Martin Kirchlechner: The orangery, which today accommodates the breakfast room, was erected in 1850. In 1875, when the building was expanded, the orangery was moved to its current position.
And the building itself?
Martin Kirchlechner:The first official record of the premises is from 1290, when it was referred to as ‘Psoren-Gütl’. There’s a pretty long list of owners that goes back to the 15th century. Originally, this was probably a farmhouse with winery and husbandry, later a simple inn. It was sometime in the mid-19th century that the first guests stayed here. We don’t know exactly, but we have one clue: a registration form dated 1854.
Did your family own the place already back then?
Martin Kirchlechner: Yes. My great-great-great grandfather Alois Kirchlechner bought it in 1850, apparently to spend his summer holiday here—a mere 500 metres away from his arcade house in the city centre! (Laughs.) At the time, the Ottmanngut was a green-field, stand-alone building. It allowed you to escape the narrow, stuffy arcades.
Around 1914, the house got its grand character with the balconies on the northwest face, the stone oriels, the terrazzo floors, and even herringbone parquet flooring in some of the rooms.
What happened next?
Martin Kirchlechner: In the 1970s, my grandparents took over the place. When my granddad died, my grandma kept working alone with incredible commitment—until 2010.
»The Ottmanngut allows you to open up and spread out.«
Then you followed in her footsteps. Was that a logical step?
Martin Kirchlechner: It was not. My brother and I were not hotelier children at all. We noticed the guests mainly in two instances: when they gave us sweets, and when we reluctantly carried their bags to their rooms because our grandma had asked us to.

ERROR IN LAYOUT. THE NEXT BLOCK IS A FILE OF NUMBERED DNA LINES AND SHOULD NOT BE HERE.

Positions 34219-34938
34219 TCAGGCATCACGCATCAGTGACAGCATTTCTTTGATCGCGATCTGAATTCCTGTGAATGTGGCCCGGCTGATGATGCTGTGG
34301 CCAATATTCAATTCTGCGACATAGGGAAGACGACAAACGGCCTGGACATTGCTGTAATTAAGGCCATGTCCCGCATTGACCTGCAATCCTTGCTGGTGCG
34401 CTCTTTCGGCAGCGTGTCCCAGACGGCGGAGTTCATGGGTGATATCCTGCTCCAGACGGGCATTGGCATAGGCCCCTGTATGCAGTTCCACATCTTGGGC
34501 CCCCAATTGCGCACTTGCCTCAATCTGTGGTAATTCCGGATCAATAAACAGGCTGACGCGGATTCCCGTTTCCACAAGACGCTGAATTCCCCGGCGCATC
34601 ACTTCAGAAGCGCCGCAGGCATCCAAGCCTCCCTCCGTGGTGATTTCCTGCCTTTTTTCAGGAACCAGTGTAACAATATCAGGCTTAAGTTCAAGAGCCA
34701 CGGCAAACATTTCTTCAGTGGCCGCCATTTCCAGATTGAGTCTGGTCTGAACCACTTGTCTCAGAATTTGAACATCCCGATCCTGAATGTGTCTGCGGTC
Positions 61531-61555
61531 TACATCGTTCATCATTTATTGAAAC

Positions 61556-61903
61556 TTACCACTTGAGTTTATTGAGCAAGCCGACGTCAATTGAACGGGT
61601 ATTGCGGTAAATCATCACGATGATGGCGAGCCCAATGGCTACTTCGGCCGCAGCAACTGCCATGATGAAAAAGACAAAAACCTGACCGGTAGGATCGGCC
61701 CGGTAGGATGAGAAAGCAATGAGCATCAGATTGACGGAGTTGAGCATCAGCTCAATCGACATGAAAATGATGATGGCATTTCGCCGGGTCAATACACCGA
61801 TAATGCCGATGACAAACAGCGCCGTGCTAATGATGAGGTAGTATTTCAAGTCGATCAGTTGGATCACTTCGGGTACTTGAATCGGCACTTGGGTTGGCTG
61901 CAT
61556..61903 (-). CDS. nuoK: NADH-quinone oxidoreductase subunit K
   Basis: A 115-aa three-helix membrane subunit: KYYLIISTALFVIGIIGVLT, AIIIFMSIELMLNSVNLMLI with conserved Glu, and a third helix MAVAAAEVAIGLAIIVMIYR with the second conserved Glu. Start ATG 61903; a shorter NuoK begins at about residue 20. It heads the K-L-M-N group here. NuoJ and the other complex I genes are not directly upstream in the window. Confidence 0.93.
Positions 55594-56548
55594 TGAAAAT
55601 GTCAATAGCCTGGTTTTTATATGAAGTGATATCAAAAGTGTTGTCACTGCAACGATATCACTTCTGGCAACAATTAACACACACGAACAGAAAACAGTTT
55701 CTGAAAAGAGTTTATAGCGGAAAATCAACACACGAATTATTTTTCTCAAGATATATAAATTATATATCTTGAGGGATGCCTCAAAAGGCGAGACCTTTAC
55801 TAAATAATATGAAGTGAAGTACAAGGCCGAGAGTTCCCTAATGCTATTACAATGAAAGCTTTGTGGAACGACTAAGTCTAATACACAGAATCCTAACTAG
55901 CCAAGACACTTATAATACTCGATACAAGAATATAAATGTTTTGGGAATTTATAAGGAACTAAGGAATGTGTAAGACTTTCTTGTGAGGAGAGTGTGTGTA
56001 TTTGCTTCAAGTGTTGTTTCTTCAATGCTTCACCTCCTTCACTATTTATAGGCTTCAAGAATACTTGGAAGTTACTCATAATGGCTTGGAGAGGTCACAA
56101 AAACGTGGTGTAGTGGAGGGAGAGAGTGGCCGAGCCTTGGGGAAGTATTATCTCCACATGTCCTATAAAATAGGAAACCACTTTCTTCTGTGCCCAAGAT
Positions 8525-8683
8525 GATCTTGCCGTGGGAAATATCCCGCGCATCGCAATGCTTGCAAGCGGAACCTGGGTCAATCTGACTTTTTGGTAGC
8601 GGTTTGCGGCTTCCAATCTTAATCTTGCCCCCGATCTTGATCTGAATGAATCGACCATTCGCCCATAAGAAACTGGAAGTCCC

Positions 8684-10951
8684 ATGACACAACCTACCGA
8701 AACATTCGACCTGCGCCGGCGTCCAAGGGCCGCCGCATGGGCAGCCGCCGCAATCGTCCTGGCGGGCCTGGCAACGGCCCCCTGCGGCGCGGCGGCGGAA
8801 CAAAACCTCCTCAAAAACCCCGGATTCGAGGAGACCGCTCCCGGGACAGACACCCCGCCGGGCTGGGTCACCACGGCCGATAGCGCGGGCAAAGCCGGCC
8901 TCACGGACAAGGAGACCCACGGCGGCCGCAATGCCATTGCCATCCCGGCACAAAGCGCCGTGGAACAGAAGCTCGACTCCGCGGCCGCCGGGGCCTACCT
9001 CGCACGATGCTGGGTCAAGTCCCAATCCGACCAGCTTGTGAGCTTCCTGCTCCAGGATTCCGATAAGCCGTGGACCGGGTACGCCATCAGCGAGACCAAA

How come you took over anyway?
Martin Kirchlechner: When our grandma had to retire for health reasons, we renovated the house. That was when I first carefully suggested I could take over the place. But first I had to convince all relatives in a series of “familial job interviews”. This place has always been the centre of our extended family, everybody holds it near and dear. A cousin of my father’s arrived with two pages full of questions. (Laughs.) I get it: I had no experience whatsoever.
So, you started from scratch, alone?
Martin Kirchlechner: There were mentors like the hosts at the Goldene Rose in Certosa and those at the Miramonti in Avelengo. But basically, it was a leap of faith. Looking back, it’s kind of funny that it worked out. We pretended that we were inviting strangers into our home every day and just did the things you would then do.
The Ottmanngut seems to attract exactly the right guests.
Martin Kirchlechner: This has always been a place of encounter. There was a lot going on here culture-wise in the 1920s—the so-called Golden Twenties. We wanted to pick up on that, so we organised readings, concerts, and exhibitions to attract the locals and allow them to interact with the place even though it has no bar or restaurant.
Many long-lasting friendships have been created here at the Ottmanngut. We encourage that. If you don’t want to go along with it, you don’t have to. But the informal atmosphere makes it possible.
Ottmangut Suites and Breakfast
Via G. Verdi 18
39012 Merano, South Tyrol
+39 0473 449 656